Product Design
  • Interview Excerpt: Ari Merkin, Chief Brand Officer, Ten, Ft. Lauderdale

    In case you missed it, check out some of Ari’s work here.

    [Interviewed at Crispin Porter + Bogusky, Miami]

    AM: …I want to be surprised and entertained when I look at your book. First, I want to know that you know how to engage an audience. After that, I want to see that you have a good understanding of the people you are trying to reach. If the book has both of those things, then yeah, I’m impressed. You’ve managed to get my attention, and at the same time, demonstrate just how insightful you can be. You’ll probably be getting a phone call. But then, if your clever, insightful book is also a well-crafted one, you’ll have this creative director at your doorstep on his knees, begging you to come work with him.

    WS: How important is finish? If ideas are the most important thing, can
    sketches be enough? Do you look at actual books anymore, or is it all
    websites?

    AM: Back in the day, I remember spending hundreds of dollars on
    thick laminations and felt backings, so as not to scratch the laminations,
    for each one of the ads in my book. Today, such an expense is highly
    unadvisable, given the opportunities you have to present yourself digitally.
    Online portfolios and PDFs are faster, more efficient, and cheaper to
    produce and send. Your student work won’t stay in your book forever, so
    don’t bother with the fancy portfolio case. There’s no need to spend all
    that money on packaging. Spend it on important things like food, rent, and
    finding out Gerry Graf’s home address.

    As for your ideas, well, that’s another story. The care and thoughtfulness
    you put into executing your work matters. Every ad is an opportunity to
    show your love for your craft. And no, it doesn’t mean I won’t take your
    book seriously if it’s made out of cocktail napkins. I’ll probably look at
    that one too. But it does help to know you take your work seriously. Well-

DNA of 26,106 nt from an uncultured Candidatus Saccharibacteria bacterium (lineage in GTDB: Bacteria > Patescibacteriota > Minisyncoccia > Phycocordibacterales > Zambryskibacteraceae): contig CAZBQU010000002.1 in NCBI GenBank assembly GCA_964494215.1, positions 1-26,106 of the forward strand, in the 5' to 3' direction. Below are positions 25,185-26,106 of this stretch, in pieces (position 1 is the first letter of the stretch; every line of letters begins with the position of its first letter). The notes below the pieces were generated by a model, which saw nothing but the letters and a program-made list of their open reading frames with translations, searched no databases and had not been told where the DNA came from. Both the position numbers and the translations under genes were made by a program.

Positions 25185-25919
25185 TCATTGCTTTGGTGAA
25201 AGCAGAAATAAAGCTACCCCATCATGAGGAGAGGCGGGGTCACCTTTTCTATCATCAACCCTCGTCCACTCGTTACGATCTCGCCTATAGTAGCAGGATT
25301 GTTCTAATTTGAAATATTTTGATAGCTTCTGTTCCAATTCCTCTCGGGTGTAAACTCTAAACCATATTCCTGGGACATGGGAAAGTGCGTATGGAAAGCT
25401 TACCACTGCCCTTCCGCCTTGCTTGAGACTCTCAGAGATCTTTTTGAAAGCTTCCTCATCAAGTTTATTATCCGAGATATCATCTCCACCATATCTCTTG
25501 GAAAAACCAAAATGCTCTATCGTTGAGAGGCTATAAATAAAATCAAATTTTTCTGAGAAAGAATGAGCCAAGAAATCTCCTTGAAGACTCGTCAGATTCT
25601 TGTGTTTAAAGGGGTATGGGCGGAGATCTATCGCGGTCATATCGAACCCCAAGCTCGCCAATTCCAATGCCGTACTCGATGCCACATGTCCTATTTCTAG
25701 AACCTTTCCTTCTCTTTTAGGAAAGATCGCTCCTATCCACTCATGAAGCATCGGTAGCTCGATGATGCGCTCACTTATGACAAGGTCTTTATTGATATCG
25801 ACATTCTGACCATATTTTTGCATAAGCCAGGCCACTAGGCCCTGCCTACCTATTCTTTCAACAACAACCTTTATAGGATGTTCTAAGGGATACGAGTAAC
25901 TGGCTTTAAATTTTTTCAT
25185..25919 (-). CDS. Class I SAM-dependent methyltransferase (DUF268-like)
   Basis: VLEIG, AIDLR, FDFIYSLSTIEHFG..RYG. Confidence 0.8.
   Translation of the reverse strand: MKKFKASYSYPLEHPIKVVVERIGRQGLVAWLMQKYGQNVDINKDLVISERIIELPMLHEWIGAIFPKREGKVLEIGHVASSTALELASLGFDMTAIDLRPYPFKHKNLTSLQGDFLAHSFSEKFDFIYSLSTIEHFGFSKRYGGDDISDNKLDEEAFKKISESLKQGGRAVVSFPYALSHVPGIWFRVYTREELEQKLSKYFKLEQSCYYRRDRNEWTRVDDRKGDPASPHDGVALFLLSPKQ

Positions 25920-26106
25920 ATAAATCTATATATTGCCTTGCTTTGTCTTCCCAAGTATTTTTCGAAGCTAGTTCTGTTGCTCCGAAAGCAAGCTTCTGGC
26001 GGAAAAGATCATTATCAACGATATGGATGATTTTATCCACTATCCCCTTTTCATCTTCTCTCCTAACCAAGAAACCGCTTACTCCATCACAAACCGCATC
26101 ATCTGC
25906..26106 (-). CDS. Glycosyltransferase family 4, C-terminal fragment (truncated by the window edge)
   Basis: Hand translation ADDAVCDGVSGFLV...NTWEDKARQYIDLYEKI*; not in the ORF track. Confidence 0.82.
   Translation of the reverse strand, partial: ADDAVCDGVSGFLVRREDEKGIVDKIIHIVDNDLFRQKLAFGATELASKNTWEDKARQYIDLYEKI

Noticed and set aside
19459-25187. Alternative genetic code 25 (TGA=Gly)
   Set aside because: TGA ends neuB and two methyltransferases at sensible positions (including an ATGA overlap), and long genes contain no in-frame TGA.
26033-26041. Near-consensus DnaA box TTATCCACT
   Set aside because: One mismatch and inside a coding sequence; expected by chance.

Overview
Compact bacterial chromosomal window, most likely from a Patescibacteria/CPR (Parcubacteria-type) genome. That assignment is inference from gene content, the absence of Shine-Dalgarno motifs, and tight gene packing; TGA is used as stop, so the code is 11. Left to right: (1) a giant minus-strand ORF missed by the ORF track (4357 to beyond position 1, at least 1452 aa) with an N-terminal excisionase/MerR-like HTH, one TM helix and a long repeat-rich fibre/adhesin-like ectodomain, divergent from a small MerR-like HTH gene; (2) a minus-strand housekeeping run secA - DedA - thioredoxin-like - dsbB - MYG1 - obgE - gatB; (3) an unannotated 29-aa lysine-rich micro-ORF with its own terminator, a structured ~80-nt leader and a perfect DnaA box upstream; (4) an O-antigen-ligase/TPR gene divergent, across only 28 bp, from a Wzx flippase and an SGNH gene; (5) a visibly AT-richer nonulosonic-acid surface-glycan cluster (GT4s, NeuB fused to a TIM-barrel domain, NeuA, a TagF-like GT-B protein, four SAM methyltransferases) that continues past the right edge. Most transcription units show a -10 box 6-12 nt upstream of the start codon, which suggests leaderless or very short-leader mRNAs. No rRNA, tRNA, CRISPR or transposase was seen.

crafted writing and art direction say a ton about your talent and work
    ethic. And to be honest, nobody has ever sent me a book made from
    napkins.

    WS: How important is copy? Do you need to see long-copy ads?

    AM: The question is, “Would the audience you’re trying to reach
    appreciate or require long copy to get the message of your campaign?”
    If the answer is yes, then I might need to see long-copy ads. Otherwise,
    shorter copy, headlines, and samples of your writing will most likely
    be enough to let me know you’ve got the goods. Besides, I’m far more
    interested in a writer’s ability to create a seamless marriage of words and
    images. My first creative director, the late ad legend Diane Rothschild,
    once created an ad for the Range Rover that showed the vehicle driving
    speedily through a shallow pond. The headline read, “We brake for fish.”
    Always remember the first rule of copywriting: less is more.

    WS: What do you think of showing work that is not advertising?

    AM: Personally, I love it when candidates have blogs. The ideas and
    thoughts you share about yourself can often tell me more about the
    way you think than any ad in your book. On the flip side, blogs have
    turned me off from certain candidates even though their work was
    stellar. Everything you show is a window into your personality. In that
    way, yes, photography, art, and writing can give you a great edge on the
    competition. Or not.

    WS: Do you have any other advice for a student or junior trying to get
    into the business, either in putting together a book or how to actually
    start looking for jobs?

    AM: These are strange days for our business. Massive shifts are taking
    place and nobody is entirely sure what the agency of the future will look
    like. I imagine there’s a ton of pressure on students to demonstrate their
    ability to keep up with everything new. But proceed with caution here.
    Sometimes, the best idea isn’t about new media, it’s simply a new idea.
    There’s no substitute for a smart human insight. So rather than treating
    your book like an emerging-media check box, think about your audience
    and what place your client’s brand has in their lives. Think about ways for
    brands to add real value to real people.

    Also, consider the fact that you’ll be competing with hundreds of portfolio
    school students who have presumably given a great deal of thought to
    self-promotion. So don’t be afraid to be yourself. We go into this business
    because we think differently than other people. Have faith that your
    difference will be appreciated, welcomed, and, ultimately, celebrated…

    Read the full interview in BREAKING IN: Learn more about the book or Buy it on Amazon

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